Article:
1h 32 min

2015 Marty Center Senior Fellow Symposium with Betty M. Baye‪r‬ Divinity School (audio)

    • Religion et spiritualité

If you experience any technical difficulties with this video or would like to make an accessibility-related request, please send a message to digicomm@uchicago.edu.

Encountering When Prophecy Fails, Encountering Cognitive Dissonance: A Forum

When Prophecy Fails was published in 1956 and is considered a “classic” by many in the field of social psychology and, arguably, in religious studies (e.g., in history of religions, biblical studies) and other fields as well.
Like many such works, the book as its theory of cognitive dissonance has shaped numerous fields – and wider culture – in ways often unacknowledged. But how do the book and its theory speak to us today? How best to understand the long resonances of this book and its theory within academic study and in everyday life? Does the book’s popularity tell us anything about the book’s influence on religion, psychology and science? Did the book alter the object of knowledge in religion and/or in psychology? Does critical reflection suggest new ways to think about the religion, science and psychology relation that moves beyond applying psychological models to religious experience or using religious or spiritual experience to secure psychological concepts or evidence?

This symposium will begin with a brief talk on the history of the books' nearly sixty years. Several scholars will join Dr. Bayer to offer further reflection on their own use of the book in their teaching and research. Together these trackings and tracings lend themselves to what may be called an ethnography of encounters with the life-world of a book, its ideas,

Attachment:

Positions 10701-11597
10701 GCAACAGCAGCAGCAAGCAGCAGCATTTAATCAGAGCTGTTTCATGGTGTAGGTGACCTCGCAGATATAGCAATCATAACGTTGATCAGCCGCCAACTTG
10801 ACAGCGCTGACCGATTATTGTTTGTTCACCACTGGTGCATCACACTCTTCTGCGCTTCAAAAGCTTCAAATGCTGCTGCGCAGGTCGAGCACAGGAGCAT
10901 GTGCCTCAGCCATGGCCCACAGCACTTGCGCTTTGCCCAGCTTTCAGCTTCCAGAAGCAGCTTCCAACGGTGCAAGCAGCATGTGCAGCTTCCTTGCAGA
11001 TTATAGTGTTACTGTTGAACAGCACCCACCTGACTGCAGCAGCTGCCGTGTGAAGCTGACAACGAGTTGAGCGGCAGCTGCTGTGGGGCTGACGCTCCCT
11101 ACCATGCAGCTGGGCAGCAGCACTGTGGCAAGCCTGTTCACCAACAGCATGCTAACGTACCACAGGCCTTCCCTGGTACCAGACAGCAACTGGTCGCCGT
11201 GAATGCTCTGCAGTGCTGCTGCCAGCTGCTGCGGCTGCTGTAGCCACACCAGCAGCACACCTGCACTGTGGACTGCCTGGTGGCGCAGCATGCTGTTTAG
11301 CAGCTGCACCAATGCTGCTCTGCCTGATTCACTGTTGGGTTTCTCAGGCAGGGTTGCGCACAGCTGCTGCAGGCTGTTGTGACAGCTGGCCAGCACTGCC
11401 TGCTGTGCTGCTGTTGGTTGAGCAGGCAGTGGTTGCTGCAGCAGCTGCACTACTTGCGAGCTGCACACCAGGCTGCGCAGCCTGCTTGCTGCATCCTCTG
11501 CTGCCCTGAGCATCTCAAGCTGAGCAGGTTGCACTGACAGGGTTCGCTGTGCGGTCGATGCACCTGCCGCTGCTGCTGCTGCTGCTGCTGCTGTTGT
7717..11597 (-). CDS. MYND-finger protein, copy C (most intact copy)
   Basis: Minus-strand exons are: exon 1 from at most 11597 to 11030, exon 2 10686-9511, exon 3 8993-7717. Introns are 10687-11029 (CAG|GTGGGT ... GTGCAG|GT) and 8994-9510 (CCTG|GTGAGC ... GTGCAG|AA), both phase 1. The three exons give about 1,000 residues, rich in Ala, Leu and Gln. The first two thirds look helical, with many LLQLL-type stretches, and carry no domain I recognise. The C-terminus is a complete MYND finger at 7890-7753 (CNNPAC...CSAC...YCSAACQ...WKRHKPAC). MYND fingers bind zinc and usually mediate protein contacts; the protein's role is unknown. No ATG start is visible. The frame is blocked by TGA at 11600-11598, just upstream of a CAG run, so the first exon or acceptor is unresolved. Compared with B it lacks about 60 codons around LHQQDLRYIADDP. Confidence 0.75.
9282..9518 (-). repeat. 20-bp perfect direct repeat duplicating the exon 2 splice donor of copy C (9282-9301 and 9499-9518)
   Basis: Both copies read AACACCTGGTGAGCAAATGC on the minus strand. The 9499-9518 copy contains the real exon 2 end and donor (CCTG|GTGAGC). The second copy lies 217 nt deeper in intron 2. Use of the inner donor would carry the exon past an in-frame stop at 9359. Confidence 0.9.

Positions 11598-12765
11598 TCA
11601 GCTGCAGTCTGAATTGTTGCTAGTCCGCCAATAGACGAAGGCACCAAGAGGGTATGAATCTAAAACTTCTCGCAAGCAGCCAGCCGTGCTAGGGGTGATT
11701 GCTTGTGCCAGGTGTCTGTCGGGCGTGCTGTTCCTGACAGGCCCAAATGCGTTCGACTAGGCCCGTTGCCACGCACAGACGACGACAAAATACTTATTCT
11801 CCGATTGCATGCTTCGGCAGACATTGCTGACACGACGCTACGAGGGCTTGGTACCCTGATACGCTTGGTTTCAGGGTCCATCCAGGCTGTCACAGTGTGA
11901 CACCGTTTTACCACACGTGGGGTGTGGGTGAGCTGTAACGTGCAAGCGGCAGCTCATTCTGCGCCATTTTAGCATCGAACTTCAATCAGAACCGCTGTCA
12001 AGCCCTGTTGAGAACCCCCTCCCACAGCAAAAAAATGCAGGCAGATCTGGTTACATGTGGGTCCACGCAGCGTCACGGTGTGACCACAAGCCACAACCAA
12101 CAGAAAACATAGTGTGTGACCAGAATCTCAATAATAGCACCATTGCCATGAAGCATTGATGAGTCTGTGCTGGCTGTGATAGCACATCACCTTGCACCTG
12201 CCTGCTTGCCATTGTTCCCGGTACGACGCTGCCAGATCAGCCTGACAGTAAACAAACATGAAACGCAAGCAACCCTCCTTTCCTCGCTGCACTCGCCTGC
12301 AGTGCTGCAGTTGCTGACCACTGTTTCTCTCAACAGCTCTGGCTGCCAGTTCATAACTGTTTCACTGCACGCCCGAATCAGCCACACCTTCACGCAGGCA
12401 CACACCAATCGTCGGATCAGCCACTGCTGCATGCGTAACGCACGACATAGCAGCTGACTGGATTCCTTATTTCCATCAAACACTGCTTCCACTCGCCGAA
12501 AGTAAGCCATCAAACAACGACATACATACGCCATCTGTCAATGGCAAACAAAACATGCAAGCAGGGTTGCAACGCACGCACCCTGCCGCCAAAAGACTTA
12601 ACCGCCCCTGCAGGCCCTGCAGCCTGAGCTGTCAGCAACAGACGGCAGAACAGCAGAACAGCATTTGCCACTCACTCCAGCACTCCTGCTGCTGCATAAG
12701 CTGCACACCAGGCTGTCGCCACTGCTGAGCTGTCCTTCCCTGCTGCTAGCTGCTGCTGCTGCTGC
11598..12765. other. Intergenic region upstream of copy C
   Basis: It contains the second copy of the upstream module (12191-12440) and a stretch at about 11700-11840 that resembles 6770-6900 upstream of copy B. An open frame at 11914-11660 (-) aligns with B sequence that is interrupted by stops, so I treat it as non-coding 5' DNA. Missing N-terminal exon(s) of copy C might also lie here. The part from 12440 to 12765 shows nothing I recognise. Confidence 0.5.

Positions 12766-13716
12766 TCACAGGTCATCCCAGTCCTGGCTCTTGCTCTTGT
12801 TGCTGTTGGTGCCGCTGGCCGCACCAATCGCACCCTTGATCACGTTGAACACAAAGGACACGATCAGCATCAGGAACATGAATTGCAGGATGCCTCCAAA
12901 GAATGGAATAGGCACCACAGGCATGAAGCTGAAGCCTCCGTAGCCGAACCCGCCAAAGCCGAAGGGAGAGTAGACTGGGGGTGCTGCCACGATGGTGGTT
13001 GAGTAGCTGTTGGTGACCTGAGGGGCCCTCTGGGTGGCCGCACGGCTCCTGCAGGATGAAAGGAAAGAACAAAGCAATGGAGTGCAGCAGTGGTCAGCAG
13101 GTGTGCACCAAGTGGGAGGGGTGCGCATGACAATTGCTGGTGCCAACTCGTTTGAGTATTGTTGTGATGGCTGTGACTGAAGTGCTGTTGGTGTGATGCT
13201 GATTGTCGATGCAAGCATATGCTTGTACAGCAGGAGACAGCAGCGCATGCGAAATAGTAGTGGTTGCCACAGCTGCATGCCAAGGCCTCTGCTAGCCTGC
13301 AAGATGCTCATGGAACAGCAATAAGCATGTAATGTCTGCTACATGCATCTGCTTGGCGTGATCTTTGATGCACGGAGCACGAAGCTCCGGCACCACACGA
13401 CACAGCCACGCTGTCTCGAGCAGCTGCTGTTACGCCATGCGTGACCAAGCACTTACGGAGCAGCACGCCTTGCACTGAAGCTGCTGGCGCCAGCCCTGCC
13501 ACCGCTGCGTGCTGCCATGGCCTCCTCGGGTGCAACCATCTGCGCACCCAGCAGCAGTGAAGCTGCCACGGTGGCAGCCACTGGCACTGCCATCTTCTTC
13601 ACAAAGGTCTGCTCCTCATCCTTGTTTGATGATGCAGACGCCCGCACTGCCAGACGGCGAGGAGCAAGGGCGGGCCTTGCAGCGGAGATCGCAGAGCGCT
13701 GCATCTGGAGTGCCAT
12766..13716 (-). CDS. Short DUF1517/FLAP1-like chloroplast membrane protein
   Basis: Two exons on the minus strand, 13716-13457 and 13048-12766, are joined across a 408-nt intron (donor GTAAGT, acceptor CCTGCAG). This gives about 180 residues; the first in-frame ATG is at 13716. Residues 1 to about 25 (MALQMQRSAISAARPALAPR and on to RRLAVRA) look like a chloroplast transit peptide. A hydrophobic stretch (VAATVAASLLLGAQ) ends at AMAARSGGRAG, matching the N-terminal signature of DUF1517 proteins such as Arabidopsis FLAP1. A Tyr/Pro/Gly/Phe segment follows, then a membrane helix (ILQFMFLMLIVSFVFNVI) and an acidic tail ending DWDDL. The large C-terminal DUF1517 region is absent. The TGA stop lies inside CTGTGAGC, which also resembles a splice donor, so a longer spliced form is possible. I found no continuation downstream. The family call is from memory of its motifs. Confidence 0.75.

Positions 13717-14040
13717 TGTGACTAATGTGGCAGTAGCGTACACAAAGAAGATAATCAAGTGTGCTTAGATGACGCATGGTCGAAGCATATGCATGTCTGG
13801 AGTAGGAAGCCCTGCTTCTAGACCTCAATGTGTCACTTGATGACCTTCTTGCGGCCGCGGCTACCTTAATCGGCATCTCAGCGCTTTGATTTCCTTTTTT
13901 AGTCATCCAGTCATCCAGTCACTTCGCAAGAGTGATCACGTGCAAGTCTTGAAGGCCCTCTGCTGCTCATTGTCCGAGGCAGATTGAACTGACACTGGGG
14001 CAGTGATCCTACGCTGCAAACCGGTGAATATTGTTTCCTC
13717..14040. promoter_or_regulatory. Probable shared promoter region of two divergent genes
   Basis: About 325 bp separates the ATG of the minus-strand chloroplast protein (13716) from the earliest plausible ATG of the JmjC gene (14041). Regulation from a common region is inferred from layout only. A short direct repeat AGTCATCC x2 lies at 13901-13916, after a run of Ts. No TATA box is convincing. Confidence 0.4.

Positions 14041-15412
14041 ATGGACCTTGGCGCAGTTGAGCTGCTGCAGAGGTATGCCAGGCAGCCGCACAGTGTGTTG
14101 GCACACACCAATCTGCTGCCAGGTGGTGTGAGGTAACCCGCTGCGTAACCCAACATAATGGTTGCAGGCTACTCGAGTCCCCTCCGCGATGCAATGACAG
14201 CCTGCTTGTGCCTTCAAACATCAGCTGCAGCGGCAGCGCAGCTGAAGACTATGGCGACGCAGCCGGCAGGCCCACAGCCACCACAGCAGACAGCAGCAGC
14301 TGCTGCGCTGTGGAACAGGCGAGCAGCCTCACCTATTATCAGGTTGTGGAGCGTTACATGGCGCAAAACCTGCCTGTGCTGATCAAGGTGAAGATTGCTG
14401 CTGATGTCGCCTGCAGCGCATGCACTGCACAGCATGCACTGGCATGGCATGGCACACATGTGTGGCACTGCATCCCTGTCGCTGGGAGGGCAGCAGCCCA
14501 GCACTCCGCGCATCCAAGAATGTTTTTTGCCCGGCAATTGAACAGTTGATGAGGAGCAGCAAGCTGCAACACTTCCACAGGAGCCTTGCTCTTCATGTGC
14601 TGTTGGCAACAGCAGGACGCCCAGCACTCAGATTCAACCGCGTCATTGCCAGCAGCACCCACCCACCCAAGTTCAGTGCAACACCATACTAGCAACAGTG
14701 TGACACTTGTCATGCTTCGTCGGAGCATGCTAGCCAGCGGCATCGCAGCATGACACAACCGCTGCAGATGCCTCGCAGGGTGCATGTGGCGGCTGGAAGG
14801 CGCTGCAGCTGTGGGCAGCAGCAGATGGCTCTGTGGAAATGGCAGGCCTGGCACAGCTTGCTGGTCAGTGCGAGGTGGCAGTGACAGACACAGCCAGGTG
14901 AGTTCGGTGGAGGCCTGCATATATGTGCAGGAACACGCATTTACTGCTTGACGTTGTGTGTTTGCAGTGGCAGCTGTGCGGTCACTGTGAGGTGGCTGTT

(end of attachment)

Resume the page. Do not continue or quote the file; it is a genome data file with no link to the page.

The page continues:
culture, habitus of its catchy concept of cognitive dissonance, and spheres of action amongst religion, psychology and science.

FORUM PARTICIPANTS:

Lowell Bloss, Professor Emeritus of Religious Studies and of Asian Languages and Cultures, (University of Chicago Divinity School, History of Religion, PhD 1972)
W. Clark Gilpin, Distinguished Service Professor Emeritus of the History of Christianity and Theology in the Divinity School; also in the College; Interim Director of the Martin Marty Center for the Advanced Study of Religion

Susan E. Henking, President, Shimer College (University of Chicago Divinity School, Religion and Psychological Studies, PhD 1988).
Seth Patterson, MFA, a professional theater artist and current M.Div. student, will provide a dramatic reading.
Betty M. Bayer is professor of Women’s Studies at Hobart and William Smith Colleges in Geneva, NY, where she teaches courses on notions of human nature in histories of women’s psyche, imagining peace, and debates amongst psychology, science, religion and spirituality. Most recently, she has published essays on spirituality and Enchantment in an Age of Occupy (2012). While a senior fellow at the Martin Marty Center she will be working on her book “Revelation or Revolution? Cognitive Dissonance and Persistent Longing in an Age Psychological.” This book entails a history and rethinking of the renowned 1956 book When Prophecy Fails by social psychologists Leon Festinger, Henry Riecken and Stanley Schachter.